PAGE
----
In Vermont, transportation is a lifeline. A car is often the only option people have to get to the grocery store, to the doctor’s office, and to work. Buying a car can be a stressful and complex process filled with research, negotiations, and decisions. Adding to the complex process of buying a used car, English is Jean’s second language. Jean was thrilled to have found a late-model used car – his credit was good, he was able to get a loan, and the payments seemed affordable. So, Jean signed the papers, climbed in his car, and was on his way!
Until the engine blew up a few short months later.
Jean thought the dealership would fix his car. So he paid to have the car towed back to where he had bought it just a few months earlier. What Jean didn’t realize was that his car was sold “As-Is” and there was no warranty. The $2000+ repair would be Jean’s responsibility, and now his car was stuck at the dealership. Jean was devastated. Because of his shifts, public transportation was not an option.
Without a car, Jean struggled to get to work on time, and sometimes it was hard to get to work at all.
Jean’s supervisor talked to him. As a good, reliable employee, his supervisor wanted Jean to be at work doing his job, but Jean needed to get there on time. If Jean continued to be late, he would get points against him which could result in him losing his job. But Jean was running out of option.
Until Jean’s supervisor referred him to the Working Bridges Resource Coordinator, who is on-site at Jean’s workplace, to see if she could help him get to work on time and navigate his complicated car situation…
Jean met with the Working Bridges Resource Coordinator after his shift was over and they talked about his options. Jean had access to the Income Advance Loan program through Working Bridges. The loan could help him pay for part of the repair. But that loan alone was not enough. Jean figured that he could, “stop paying the car loan now that the car was not working – then he could put that amount into his savings each month to pay for the repair.”
Fortunately, the Resource Coordinator was there to help Jean understand his choices – and their potential outcomes. She explained that by signing that loan paperwork he had agreed to pay the full amount of the loan – whether the car was working, or not. If he didn’t continue his car loan payments, he risked losing the car!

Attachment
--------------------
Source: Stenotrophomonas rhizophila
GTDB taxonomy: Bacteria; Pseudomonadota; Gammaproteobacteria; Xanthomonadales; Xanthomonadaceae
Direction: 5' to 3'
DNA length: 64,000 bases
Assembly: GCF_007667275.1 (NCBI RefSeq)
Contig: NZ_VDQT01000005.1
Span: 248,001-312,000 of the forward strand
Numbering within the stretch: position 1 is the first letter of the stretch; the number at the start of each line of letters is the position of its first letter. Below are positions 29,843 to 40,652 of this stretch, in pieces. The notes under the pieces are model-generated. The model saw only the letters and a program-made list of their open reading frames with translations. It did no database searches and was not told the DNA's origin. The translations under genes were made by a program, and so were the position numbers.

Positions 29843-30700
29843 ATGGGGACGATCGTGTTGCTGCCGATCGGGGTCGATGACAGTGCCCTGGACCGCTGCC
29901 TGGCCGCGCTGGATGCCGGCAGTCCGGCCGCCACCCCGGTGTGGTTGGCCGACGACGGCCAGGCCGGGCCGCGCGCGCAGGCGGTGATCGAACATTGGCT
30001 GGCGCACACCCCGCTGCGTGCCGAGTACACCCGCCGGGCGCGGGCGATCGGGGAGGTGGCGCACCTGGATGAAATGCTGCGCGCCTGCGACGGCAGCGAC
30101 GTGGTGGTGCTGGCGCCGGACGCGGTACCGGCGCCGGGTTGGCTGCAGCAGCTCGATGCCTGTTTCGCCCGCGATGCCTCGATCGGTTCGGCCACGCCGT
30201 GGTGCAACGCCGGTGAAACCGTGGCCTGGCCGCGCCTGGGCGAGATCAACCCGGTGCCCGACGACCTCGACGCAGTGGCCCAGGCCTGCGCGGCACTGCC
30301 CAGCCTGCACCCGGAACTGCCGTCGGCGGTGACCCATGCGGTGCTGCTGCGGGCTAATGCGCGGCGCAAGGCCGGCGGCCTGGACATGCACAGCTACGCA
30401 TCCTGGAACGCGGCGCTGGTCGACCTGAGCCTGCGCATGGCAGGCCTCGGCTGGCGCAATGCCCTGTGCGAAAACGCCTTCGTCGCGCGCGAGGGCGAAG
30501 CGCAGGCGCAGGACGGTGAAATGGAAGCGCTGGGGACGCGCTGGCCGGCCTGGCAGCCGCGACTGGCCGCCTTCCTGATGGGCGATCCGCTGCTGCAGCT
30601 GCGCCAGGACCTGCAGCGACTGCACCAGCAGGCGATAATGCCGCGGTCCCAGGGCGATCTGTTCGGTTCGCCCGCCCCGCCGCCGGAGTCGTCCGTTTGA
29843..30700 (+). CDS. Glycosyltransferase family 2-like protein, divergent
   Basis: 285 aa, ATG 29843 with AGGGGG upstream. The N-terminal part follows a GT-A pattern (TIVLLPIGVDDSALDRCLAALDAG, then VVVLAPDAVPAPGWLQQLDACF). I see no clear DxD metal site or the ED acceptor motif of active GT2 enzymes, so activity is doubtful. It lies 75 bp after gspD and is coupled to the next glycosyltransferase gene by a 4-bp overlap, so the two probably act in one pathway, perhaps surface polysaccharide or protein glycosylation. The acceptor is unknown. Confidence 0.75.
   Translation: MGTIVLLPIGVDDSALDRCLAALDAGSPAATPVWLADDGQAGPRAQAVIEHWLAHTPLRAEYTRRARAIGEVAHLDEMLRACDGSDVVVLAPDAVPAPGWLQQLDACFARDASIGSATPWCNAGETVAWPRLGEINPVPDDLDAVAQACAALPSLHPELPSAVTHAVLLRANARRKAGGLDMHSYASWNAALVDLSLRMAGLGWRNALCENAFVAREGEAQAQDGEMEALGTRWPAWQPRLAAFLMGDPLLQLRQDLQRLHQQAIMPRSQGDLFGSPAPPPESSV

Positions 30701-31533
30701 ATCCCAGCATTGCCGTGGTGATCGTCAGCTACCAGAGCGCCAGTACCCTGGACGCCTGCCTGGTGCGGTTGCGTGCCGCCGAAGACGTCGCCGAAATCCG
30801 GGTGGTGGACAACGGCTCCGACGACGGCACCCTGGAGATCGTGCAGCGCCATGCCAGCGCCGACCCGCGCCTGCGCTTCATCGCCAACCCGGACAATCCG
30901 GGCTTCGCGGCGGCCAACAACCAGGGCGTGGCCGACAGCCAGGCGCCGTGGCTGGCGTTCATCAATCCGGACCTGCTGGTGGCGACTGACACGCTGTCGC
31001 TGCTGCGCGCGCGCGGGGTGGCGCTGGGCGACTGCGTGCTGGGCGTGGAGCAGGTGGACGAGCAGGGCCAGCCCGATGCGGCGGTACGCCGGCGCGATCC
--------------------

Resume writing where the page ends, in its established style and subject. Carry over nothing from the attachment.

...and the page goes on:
Jean and the Resource Coordinator worked together to coordinate temporary rides with co-workers so he could get to work on time and keep his job.
Then they tackled his budget to figure out how he could save the money he needed to pay for his car repair. The Resource Coordinator is also a trained Financial Coach and helped Jean outline a savings plan and spending plan. She also discovered that Jean had a tax return coming back – that money could be put into his savings to put toward his car repair!
Today, they are still working together to make sure Jean stays on track. With his hard work building savings, continued employment, and a few rides from his co-workers, Jean hopes to have his car repaired and ready to drive in the New Year! But until then, Jean continues to need your help. As a supporter of Green Mountain United Way, you’re making sure that Jean keeps his stable employment and does not fall into poverty because of something as simple as a loss in reliable transportation.
Because sometimes a solution is as simple as having a reliable way to get to work on time.
Join us – together, we are the UNITED WAY. You are the neighbors caring for neighbors. You are the reason working Vermonters have somewhere to turn when they struggle – because UNITED, you are making a difference. We thank you and recognize that without you, this important support would not be available to people when they need it most!
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